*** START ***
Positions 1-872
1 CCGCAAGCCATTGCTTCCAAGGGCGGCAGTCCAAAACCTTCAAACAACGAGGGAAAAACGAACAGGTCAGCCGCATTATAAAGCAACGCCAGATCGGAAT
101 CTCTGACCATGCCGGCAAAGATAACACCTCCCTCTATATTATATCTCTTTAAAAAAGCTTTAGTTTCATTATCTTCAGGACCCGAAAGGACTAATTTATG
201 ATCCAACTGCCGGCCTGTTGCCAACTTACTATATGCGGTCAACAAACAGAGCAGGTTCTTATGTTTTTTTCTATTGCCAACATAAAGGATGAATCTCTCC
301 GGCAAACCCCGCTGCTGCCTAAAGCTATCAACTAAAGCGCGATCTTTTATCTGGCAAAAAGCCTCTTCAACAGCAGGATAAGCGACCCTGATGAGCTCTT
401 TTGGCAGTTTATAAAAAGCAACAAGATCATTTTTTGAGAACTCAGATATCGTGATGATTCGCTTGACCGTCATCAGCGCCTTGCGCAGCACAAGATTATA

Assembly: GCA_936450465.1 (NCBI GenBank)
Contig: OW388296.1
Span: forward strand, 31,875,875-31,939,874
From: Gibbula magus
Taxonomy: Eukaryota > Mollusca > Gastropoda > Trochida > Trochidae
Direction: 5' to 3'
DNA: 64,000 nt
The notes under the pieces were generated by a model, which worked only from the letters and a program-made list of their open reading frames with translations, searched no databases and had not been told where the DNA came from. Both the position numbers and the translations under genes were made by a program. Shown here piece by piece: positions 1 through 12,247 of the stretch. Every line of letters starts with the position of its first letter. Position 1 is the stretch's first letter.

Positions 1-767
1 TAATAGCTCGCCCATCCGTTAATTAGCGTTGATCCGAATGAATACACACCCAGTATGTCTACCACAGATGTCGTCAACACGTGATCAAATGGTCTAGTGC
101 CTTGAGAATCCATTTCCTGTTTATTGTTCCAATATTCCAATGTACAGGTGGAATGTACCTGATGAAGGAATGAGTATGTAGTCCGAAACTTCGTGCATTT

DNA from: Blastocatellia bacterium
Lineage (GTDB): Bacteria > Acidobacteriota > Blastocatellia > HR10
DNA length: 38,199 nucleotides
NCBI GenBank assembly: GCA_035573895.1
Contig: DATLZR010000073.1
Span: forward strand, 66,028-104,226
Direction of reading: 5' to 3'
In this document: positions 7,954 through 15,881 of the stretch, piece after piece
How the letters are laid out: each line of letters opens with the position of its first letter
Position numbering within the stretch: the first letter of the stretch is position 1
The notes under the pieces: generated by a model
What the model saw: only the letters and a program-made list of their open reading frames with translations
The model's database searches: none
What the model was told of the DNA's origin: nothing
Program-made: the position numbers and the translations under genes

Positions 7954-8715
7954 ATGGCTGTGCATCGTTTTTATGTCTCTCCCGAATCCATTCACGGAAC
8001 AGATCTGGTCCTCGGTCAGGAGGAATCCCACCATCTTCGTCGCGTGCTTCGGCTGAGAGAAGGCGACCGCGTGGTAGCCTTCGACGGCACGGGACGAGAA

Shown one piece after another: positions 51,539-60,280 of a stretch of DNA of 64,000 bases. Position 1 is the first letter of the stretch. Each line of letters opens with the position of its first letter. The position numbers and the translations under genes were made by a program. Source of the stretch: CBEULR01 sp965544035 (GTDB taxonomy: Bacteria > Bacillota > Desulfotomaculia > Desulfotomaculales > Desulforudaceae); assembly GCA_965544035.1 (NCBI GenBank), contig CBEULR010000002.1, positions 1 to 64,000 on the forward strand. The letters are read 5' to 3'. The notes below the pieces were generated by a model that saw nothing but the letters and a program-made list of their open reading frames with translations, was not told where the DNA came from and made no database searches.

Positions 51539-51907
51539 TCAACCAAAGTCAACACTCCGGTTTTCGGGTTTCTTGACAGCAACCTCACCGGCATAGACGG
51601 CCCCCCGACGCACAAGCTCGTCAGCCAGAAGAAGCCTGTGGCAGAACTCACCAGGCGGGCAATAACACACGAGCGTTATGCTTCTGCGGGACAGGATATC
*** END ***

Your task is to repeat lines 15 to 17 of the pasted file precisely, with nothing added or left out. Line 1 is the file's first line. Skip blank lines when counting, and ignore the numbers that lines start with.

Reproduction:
Positions 1-767
1 TAATAGCTCGCCCATCCGTTAATTAGCGTTGATCCGAATGAATACACACCCAGTATGTCTACCACAGATGTCGTCAACACGTGATCAAATGGTCTAGTGC
101 CTTGAGAATCCATTTCCTGTTTATTGTTCCAATATTCCAATGTACAGGTGGAATGTACCTGATGAAGGAATGAGTATGTAGTCCGAAACTTCGTGCATTT